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China's Crackdown in Tibet Prompts Talk of Olympic Boycott


The International Olympic Committee says several top athletes are considering a boycott of this year's Beijing Olympics as a protest against China's crackdown on activists in Tibet.

However, IOC members and senior government officials in several European countries said Sunday that they oppose any boycott of the games beginning this August.

France's Foreign Ministry expressed concern Sunday over recent events in Tibet and asked Chinese authorities to recognize the importance of protecting human rights in advance of the Olympics.

Hundreds of pro-Tibet activists in The Hague and Paris clashed with police Sunday outside China's embassies in those countries. The protesters managed to pull down the embassies' Chinese flags and raise Tibetan banners.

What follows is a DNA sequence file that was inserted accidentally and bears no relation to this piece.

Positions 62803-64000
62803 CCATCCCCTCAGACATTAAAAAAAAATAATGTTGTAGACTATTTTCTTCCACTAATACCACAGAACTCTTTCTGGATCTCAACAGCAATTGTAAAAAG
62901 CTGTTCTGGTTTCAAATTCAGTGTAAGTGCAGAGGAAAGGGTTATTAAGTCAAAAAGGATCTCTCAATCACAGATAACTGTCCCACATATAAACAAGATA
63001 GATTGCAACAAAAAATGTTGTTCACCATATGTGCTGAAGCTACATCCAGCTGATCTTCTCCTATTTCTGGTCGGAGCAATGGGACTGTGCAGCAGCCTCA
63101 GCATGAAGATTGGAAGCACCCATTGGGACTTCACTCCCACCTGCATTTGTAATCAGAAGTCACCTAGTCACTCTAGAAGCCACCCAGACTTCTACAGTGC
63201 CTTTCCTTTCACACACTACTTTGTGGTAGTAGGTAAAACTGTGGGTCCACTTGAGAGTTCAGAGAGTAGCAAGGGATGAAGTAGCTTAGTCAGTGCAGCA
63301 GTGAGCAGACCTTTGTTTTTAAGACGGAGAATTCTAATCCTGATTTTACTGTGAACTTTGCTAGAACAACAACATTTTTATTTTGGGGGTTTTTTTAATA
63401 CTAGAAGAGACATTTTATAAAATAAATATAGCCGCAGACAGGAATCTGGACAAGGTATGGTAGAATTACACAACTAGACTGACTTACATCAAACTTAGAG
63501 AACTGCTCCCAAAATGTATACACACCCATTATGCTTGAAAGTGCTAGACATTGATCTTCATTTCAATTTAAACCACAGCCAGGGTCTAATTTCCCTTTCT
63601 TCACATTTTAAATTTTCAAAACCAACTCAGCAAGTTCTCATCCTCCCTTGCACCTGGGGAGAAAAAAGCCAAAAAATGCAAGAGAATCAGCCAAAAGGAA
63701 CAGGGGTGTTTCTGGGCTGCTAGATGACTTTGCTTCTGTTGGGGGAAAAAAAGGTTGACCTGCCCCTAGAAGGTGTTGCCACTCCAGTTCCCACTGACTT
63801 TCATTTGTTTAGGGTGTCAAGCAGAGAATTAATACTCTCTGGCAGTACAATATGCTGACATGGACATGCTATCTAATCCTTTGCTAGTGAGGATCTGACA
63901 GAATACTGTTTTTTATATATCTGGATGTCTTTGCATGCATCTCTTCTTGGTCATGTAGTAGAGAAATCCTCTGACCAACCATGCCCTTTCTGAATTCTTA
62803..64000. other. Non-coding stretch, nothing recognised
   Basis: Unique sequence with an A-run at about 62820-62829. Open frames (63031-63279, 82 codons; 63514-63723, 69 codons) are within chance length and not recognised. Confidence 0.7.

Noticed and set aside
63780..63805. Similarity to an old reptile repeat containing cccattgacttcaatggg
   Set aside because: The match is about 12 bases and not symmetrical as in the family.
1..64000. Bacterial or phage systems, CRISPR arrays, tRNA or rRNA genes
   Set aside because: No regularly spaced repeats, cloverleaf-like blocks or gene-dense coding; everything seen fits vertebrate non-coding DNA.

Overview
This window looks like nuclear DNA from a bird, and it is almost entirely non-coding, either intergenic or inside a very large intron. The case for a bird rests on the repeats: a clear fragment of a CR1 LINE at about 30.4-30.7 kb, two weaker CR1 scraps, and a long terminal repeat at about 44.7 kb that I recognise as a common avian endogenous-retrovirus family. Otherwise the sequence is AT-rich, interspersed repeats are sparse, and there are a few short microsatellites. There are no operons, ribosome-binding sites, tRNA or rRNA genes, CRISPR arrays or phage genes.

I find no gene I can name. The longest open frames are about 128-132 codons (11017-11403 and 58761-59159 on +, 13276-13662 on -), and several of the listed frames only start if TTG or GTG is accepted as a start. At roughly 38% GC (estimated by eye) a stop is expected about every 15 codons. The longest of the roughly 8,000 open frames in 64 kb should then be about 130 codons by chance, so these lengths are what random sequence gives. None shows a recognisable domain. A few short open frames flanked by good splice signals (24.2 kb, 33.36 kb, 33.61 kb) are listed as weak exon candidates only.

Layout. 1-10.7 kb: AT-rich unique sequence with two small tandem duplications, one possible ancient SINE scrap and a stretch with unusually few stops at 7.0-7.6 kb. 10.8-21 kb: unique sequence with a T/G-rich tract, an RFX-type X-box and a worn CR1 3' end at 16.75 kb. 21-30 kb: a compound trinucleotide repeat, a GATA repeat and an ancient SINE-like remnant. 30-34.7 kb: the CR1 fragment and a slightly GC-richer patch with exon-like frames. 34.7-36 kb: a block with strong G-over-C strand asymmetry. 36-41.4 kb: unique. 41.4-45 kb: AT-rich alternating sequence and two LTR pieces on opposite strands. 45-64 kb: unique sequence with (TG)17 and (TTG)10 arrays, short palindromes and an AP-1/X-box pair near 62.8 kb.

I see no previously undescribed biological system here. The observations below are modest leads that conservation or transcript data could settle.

Tibetan exiles and their supporters in other European cities and around the world organized another day of protests Sunday. Some called for a boycott of this year's Olympics, but Tibet's exiled spiritual leader, the Dalai Lama, says he does not oppose Beijing's role as host of the summer games.

Chinese Olympic Committee officials said Sunday that the unrest in Tibet will not affect their plans to bring the Olympic torch through Tibet and up to the summit of Mount Everest during May.

During the past week, many world leaders have called on China to exercise restraint in dealing with Tibetan protesters. U.S. Secretary of State Condoleezza Rice has called on Chinese authorities to release detained demonstrators and hold talks with the Dalai Lama.

Some information for this report was provided by AFP, AP and Reuters.

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